Owning a home is a dream for many people. It comes with the peace of mind that you do not have to deal with the landlord every month.
For those who are able to afford, a mortgage is a preferable route to owning a home.
Others may choose to save with a Sacco, for instance, and then build the house over time through borrowings.
Whichever way, as experts now advise, whenever you seek to own a home –particularly your first - you should probably consider a functional rather than a dream house.
This was one of the issues raised during a recent affordable housing conference in Nairobi organised by the Kenya Mortgage Refinance Company (KMRC).
Do Kenyans need a functional home or a dream home? What are developers selling to buyers?
It was the same question that KMRC Head of Credit Geoffrey Mwaura attempted to tackle sometime before the conference in a similar platform organised by Absa Bank.
Mwaura said prices of houses change over time and it may not be ideal to save for your dream house.
“The nominal price of a two-bedroom house last year is different this year. A two-bedroom house in Kilimani is different from one in Embakasi,” he said Mwaura.
“Look at a functional house and not a dream house.”
He said a functional house will serve in the short term and allow the owner to access equity in order to build their dream house in the future.
“Today, when we look at inflation, cost of building has escalated by over 40 per cent. Land prices have escalated as well. Therefore, you need to make a decision now rather than wait.”
So what is a functional house?
“This is a home that addresses your day-to-day living requirements,” said Mwaura.
However, with the current regulations on building that seem to favour a dream house rather than a functional one, many people are being held back from owning a home.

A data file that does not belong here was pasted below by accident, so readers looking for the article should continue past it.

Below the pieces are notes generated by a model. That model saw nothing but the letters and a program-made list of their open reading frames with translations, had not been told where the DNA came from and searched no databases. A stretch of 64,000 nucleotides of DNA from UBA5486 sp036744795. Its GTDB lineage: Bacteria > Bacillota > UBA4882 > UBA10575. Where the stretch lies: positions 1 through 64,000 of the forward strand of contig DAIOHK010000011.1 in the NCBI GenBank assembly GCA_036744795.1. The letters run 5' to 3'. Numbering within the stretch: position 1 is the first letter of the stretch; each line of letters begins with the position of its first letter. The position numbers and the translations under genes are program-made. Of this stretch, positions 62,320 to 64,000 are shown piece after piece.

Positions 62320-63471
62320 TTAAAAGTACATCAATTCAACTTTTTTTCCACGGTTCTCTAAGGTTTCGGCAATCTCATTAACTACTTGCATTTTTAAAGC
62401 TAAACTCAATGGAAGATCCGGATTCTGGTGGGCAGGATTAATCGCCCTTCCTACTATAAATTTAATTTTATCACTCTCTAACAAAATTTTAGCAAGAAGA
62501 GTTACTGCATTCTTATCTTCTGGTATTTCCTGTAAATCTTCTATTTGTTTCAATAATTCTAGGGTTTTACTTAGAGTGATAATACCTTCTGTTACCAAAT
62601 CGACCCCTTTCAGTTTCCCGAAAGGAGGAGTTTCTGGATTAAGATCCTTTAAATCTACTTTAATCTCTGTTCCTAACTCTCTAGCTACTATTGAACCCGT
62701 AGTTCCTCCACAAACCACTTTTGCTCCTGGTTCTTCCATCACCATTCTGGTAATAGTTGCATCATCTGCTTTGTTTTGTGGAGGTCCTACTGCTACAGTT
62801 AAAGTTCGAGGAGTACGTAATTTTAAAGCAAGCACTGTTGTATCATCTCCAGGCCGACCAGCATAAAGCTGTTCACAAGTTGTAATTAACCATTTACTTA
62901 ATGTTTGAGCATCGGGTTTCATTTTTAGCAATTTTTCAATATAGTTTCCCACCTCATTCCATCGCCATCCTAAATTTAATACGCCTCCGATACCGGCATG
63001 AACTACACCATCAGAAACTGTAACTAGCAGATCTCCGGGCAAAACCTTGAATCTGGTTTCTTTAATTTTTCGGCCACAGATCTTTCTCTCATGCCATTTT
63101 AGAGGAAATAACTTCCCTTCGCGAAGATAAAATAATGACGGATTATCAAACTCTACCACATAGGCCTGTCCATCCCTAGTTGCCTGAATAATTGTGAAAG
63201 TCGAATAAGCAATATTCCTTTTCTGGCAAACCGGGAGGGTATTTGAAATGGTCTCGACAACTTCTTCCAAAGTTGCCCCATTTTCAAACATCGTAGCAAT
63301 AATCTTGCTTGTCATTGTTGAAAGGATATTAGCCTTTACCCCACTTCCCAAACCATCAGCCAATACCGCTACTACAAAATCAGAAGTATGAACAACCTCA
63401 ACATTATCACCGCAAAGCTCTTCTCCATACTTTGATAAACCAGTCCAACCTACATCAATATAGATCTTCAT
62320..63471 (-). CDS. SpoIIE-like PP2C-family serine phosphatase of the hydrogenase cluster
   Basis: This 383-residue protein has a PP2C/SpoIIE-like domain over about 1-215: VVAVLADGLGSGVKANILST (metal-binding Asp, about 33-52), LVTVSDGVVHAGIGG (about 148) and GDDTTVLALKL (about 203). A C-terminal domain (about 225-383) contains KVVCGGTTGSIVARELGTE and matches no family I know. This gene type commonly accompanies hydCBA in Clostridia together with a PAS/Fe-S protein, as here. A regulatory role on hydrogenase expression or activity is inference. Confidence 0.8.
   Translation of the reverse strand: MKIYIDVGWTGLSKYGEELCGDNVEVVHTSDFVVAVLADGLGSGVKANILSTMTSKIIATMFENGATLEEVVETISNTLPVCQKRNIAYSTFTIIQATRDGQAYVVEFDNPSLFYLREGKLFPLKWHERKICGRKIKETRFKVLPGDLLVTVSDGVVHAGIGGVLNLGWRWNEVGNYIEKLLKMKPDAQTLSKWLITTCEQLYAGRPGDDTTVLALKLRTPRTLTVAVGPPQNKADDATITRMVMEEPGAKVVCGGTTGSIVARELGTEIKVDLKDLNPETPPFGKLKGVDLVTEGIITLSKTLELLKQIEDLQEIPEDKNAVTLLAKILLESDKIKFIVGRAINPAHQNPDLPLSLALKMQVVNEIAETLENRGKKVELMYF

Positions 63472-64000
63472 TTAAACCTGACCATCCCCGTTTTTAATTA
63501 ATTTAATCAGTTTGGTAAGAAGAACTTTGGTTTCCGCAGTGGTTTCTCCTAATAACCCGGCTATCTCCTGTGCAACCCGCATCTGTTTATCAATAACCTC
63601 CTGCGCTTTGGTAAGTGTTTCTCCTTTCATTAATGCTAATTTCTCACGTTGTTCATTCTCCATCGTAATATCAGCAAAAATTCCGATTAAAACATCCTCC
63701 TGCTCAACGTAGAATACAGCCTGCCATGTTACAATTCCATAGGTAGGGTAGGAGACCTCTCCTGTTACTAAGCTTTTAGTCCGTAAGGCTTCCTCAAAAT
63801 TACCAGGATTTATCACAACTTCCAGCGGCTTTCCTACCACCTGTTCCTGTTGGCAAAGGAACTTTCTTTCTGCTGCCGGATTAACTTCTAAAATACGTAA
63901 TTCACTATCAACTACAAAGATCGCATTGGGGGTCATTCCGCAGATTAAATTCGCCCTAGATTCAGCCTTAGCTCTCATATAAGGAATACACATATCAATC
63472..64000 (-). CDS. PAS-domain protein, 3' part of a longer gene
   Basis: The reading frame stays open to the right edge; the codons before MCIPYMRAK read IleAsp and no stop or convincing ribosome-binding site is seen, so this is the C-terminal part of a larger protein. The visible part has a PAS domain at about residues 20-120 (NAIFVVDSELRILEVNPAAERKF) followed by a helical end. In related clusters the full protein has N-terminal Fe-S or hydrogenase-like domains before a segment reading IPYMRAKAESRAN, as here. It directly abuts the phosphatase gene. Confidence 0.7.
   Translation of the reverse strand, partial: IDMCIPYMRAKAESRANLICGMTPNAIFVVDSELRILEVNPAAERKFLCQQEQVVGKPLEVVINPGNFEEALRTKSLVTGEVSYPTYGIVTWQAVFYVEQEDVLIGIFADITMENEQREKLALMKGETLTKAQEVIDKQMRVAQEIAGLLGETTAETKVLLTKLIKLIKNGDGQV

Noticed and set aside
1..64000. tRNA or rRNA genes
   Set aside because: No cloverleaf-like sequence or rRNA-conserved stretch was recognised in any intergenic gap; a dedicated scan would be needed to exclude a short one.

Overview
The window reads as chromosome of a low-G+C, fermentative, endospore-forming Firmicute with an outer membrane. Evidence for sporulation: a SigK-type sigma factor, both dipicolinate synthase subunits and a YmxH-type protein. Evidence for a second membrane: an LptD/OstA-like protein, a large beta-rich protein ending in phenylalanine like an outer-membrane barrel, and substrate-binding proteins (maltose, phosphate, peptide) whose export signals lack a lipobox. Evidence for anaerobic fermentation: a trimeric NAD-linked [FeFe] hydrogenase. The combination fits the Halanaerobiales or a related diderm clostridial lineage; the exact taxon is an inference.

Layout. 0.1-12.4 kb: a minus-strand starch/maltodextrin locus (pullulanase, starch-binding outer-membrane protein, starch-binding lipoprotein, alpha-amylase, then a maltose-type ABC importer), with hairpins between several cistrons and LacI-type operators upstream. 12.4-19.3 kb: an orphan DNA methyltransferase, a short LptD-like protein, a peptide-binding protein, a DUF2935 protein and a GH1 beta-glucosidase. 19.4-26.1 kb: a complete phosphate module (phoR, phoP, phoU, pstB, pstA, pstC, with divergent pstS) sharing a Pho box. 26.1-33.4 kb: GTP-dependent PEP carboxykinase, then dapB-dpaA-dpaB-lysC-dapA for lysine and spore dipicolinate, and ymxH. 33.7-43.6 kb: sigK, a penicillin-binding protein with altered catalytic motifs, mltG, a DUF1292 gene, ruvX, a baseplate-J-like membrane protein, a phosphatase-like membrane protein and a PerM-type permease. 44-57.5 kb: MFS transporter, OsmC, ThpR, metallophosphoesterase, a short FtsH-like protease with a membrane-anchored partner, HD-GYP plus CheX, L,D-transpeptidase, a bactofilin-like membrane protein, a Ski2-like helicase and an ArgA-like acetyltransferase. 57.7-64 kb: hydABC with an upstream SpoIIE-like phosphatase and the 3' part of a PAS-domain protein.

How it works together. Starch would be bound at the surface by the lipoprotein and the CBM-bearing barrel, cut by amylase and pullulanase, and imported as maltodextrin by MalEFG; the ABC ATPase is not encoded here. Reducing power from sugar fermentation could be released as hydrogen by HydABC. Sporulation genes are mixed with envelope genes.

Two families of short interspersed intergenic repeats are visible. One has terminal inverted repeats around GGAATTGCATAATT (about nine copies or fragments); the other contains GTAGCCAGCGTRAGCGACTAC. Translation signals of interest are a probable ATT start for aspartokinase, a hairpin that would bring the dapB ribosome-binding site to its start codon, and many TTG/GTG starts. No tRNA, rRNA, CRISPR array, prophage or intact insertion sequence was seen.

For example, a container house is not regarded as a permanent dwelling as per the building code yet it can be a suitable option for one to set up a functional home.
Mwaura said if the building code is changed, and there is a conversation to that effect, then such structures can be adopted and will rope in investors into the space.
“At the moment there is the aspect of insurance, which will cover that (container) house,” he said.
The challenge with the building code was also noted at the KMRC affordable housing conference, which Maurice Makoloo, Habitat for Humanity Area vice president alluded to.
“It could be the building code that we need to recognise some other types of materials and other processes that may not be recognised at this point,” he said, noting that the industry has newer and cheaper materials that can be adopted to ultimately lower the cost of construction.
Due to the high cost of mortgage, unless one benefits from the KMRC’s sponsored one-digit interest rate, Saccos appear to be the other option for Kenyans to own that functional home.
This is because Saccos are not only flexible in terms of disbursements of loans compared to banks but also are more understanding of their clients as they can customise to their earnings.
“Clients build their houses the way they can afford,” said George Kinyanjui, a director at Kenya Women Microfinance Bank.
“We call it incremental housing. The house may not be as big as someone else’s but it is the dream of this customer.”
He said clients can take one loan, pay within five years within which they build a kitchen and later borrow more to add a room or another extension or toilet.
“And you find in three to five years they have a home. For us we are privileged when we go to the rural areas, and we find the clients are very comfortable,” said Kinyanjui.